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Several city governments on the West Coast believe that front-line workers in large grocery stores deserve bonuses for their services during the pandemic.
But instead of merely encouraging their employers to hike the workers' pay like many of them did during the pandemic's early days, the elected officials in those cities are seeking to pass ordinances requiring employers to do it.
Seattle became the first city to take that step when the city council voted 8-0 on January 25 to require grocery stores to pay workers an additional $4 per hour for the duration of the pandemic.
Long Beach, California, may be next. On January 19, the Long Beach City Council gave initial approval to an ordinance that would require all grocery stores that employ at least 300 people to give each of them a $4 hourly bump in “hero pay." The ordinance, which calls for the pay hikes to sunset after 120 days, would become official after the council gives it a second reading on February 2.
Meanwhile, several other California cities – including Los Angeles and San Francisco, where the proposed hike is $5 per hour – are also strongly considering it.
The idea of hazard pay is nothing new – the U.S. Labor Department classifies it as “additional pay for performing hazardous duty or work involving physical hardship." Still, the Labor Department neither regulates hazard pay nor requires that employers provide hazard pay.
When the coronavirus pandemic broke out in 2020, the idea of hazard pay was bandied about in several federal relief packages – the CARES Act, the HEROES Act, the HEALS Act, and the final stimulus bill in December – but was dropped from each. Several states, however, did use CARES Act funds to create hazard-pay programs, some of which have expired.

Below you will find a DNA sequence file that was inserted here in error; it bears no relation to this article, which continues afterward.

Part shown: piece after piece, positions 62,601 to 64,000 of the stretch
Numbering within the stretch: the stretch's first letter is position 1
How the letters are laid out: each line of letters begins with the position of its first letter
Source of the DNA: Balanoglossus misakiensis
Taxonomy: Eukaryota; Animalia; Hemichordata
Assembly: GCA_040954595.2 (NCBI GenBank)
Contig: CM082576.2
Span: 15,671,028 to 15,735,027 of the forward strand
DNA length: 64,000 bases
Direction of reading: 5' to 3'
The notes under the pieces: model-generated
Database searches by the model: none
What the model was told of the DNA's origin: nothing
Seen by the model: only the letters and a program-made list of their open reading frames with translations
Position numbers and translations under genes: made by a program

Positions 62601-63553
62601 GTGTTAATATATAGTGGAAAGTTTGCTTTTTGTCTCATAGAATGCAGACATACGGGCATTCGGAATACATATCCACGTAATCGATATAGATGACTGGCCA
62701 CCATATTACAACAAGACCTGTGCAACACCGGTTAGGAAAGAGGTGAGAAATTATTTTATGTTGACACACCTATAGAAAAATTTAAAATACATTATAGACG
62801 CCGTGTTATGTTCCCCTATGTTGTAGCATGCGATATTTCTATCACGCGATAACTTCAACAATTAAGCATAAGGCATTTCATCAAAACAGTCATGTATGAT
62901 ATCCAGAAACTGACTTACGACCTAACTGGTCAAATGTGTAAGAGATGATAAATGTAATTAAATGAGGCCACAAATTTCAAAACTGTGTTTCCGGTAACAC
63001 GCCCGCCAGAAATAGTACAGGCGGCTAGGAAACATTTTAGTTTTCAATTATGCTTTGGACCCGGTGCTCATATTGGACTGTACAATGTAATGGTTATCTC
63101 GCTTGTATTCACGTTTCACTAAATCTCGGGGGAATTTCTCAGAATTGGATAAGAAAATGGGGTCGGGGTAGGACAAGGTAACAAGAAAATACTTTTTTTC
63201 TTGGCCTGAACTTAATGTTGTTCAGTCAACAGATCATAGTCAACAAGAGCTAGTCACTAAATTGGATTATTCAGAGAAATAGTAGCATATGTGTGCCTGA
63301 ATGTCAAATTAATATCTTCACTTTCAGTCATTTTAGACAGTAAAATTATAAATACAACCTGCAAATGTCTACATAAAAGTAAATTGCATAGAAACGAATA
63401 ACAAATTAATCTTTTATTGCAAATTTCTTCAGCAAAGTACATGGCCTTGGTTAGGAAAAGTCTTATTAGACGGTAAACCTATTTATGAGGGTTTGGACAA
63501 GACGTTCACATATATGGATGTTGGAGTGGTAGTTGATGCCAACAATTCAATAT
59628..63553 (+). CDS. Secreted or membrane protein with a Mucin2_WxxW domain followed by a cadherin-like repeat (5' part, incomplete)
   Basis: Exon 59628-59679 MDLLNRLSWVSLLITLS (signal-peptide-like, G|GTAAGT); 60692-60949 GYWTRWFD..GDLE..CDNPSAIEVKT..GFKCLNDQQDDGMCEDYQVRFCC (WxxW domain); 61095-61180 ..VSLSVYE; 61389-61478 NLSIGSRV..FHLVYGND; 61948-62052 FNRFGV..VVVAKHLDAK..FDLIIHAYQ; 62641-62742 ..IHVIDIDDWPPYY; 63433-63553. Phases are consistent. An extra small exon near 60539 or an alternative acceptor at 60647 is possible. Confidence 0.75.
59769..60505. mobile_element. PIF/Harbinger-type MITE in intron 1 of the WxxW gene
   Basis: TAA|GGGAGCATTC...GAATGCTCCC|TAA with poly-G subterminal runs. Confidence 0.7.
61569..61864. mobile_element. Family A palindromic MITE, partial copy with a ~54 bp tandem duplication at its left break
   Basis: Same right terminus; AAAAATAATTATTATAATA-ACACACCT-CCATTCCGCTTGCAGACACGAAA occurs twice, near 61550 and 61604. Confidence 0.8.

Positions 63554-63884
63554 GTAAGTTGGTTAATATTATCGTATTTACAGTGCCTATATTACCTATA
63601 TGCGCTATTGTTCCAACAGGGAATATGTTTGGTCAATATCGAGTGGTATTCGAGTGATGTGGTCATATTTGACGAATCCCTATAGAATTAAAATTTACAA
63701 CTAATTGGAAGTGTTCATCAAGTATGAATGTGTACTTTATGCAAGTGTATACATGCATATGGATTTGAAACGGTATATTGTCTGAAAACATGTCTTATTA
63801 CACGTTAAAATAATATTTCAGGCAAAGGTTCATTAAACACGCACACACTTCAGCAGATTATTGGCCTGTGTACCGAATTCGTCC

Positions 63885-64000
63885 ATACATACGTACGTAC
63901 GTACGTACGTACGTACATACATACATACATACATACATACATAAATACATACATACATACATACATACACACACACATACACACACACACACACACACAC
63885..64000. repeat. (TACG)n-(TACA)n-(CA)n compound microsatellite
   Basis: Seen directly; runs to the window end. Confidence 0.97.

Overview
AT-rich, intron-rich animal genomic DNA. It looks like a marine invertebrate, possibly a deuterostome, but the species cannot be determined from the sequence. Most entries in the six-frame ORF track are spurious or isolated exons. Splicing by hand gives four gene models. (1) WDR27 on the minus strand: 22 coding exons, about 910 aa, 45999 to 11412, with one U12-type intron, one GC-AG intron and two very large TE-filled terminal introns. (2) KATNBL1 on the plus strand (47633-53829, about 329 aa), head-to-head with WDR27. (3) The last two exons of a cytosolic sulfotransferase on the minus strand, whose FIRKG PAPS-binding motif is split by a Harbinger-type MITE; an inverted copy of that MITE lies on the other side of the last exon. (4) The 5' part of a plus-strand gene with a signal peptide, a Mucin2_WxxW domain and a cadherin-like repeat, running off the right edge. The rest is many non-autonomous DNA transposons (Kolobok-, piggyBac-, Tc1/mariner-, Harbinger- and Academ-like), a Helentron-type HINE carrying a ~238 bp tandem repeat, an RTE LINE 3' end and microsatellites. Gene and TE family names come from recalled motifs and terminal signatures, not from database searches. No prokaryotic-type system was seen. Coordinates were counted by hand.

What's new about the municipal hazard-pay actions on the West Coast is that they don't involve public dollars. They are mandates that private employers must provide the additional funds. Justifying the ordinances, city officials say the grocery industry is doing very well financially at a time when people are staying home and avoiding restaurants.
Can they do that? A firm answer is hard to come by, but here's what the U.S. Labor Department says, on a Q&A page about hazard-pay requirements: “Issues such as hazard pay are usually determined privately between employers and employees of their authorized representatives. State or local laws may also impose other obligations."
That last part might be worth repeating: State or local laws may impose obligations.
That hasn't stopped the California Grocers Association from trying to stop the hero-pay attempt in Long Beach. CGA filed a lawsuit against the Long Beach City Council on January 20, claiming that the ordinance violates the constitutional requirement that similarly situated people must be treated alike – it singles out certain grocers and ignores other groups. CGA also contends that the ordinance is preempted by the National Labor Relations Act, which protects the integrity of the collective-bargaining process.
On January 22, U.S. District Judge Dolly M. Gee ruled that the case may proceed by denying CGA's motion for a temporary restraining order to halt enactment of the ordinance. The next court date is February 18.